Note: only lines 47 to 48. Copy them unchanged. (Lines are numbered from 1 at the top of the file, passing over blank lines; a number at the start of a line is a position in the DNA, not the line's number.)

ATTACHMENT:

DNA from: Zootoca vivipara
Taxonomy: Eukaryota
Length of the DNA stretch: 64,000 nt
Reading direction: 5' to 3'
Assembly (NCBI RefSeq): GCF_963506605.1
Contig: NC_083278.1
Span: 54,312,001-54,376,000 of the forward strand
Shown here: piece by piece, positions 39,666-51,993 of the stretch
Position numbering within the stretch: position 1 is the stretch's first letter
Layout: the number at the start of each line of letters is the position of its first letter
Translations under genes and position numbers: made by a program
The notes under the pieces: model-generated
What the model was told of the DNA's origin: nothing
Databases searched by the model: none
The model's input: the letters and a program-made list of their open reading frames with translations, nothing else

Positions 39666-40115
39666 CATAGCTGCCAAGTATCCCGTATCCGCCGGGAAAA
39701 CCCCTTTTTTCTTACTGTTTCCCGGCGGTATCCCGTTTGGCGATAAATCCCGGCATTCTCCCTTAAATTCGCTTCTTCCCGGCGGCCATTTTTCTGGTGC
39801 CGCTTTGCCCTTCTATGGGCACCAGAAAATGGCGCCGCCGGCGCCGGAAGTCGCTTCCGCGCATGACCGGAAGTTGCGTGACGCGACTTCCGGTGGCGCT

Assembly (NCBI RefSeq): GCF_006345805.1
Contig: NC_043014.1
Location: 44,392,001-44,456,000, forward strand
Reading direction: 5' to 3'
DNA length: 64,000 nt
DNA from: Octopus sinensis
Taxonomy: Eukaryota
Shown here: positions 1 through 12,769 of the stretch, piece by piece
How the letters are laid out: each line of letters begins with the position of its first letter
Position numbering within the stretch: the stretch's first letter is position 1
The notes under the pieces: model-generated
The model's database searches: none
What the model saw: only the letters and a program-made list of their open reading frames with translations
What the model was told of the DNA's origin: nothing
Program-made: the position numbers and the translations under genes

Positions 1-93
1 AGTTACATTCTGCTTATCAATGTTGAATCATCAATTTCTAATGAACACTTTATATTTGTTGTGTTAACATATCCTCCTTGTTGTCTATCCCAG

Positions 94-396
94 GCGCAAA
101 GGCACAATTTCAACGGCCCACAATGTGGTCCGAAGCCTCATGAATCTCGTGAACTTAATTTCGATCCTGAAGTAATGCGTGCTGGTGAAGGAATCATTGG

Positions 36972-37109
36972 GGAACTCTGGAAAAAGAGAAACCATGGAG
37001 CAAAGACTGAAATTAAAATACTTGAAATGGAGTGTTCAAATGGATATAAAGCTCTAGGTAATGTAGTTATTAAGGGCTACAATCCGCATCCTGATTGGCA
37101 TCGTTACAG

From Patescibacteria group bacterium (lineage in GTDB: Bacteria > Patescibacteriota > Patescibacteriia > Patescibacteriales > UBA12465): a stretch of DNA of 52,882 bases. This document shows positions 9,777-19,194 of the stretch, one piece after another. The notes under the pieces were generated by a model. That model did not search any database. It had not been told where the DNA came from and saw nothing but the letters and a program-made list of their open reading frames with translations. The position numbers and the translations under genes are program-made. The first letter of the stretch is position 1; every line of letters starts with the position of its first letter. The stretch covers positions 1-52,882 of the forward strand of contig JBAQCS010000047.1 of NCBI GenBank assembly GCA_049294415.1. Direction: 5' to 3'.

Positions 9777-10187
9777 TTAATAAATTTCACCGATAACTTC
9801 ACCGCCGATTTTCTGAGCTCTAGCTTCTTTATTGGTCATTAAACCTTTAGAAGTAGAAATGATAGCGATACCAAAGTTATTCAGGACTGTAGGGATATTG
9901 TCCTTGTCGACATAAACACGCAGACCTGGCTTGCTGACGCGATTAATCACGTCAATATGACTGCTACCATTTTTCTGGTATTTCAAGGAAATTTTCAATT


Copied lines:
9801 ACCGCCGATTTTCTGAGCTCTAGCTTCTTTATTGGTCATTAAACCTTTAGAAGTAGAAATGATAGCGATACCAAAGTTATTCAGGACTGTAGGGATATTG
9901 TCCTTGTCGACATAAACACGCAGACCTGGCTTGCTGACGCGATTAATCACGTCAATATGACTGCTACCATTTTTCTGGTATTTCAAGGAAATTTTCAATT